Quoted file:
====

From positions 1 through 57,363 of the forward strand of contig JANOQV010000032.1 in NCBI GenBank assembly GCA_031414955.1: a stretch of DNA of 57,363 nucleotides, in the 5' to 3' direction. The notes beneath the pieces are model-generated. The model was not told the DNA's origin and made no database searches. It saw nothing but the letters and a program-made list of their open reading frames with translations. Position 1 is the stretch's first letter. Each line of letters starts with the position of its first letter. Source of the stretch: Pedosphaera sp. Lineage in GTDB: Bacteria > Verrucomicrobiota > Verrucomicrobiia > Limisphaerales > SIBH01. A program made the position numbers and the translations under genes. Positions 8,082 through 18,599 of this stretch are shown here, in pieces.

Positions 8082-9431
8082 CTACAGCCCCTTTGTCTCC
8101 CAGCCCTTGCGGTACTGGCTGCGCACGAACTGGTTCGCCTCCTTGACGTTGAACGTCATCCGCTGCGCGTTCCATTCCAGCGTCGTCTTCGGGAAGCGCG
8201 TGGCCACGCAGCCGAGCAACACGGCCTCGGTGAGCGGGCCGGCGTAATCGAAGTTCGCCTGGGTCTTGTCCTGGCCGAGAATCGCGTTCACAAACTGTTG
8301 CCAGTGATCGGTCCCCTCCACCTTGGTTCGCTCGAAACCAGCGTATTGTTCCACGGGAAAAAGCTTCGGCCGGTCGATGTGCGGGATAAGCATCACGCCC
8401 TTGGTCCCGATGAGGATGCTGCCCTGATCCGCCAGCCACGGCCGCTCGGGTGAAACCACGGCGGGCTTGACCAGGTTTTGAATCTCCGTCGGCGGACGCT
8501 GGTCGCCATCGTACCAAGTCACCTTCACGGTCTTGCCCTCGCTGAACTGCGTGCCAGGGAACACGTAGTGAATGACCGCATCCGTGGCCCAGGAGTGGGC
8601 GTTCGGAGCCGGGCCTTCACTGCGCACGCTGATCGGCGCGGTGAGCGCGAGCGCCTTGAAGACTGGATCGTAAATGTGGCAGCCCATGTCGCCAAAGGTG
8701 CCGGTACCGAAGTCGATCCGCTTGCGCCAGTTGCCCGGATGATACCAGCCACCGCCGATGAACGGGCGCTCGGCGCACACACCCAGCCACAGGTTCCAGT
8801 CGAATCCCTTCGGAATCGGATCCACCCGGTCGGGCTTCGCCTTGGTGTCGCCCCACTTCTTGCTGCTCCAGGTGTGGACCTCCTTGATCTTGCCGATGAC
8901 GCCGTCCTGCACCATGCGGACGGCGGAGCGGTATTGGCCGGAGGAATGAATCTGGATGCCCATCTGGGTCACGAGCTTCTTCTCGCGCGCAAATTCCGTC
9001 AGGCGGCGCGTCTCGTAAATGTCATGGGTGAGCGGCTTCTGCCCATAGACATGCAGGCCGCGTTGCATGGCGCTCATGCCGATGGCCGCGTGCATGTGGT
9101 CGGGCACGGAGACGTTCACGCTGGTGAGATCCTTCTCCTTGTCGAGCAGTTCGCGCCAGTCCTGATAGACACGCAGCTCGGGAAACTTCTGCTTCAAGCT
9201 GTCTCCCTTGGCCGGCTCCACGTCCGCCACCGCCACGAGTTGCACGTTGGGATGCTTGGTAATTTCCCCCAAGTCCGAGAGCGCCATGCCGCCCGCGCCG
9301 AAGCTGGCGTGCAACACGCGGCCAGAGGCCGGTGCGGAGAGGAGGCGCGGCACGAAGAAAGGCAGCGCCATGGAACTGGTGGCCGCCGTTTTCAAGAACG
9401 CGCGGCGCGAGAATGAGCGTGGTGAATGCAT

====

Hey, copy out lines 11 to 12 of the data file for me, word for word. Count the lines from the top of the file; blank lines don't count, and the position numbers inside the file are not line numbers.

8801 CGAATCCCTTCGGAATCGGATCCACCCGGTCGGGCTTCGCCTTGGTGTCGCCCCACTTCTTGCTGCTCCAGGTGTGGACCTCCTTGATCTTGCCGATGAC
8901 GCCGTCCTGCACCATGCGGACGGCGGAGCGGTATTGGCCGGAGGAATGAATCTGGATGCCCATCTGGGTCACGAGCTTCTTCTCGCGCGCAAATTCCGTC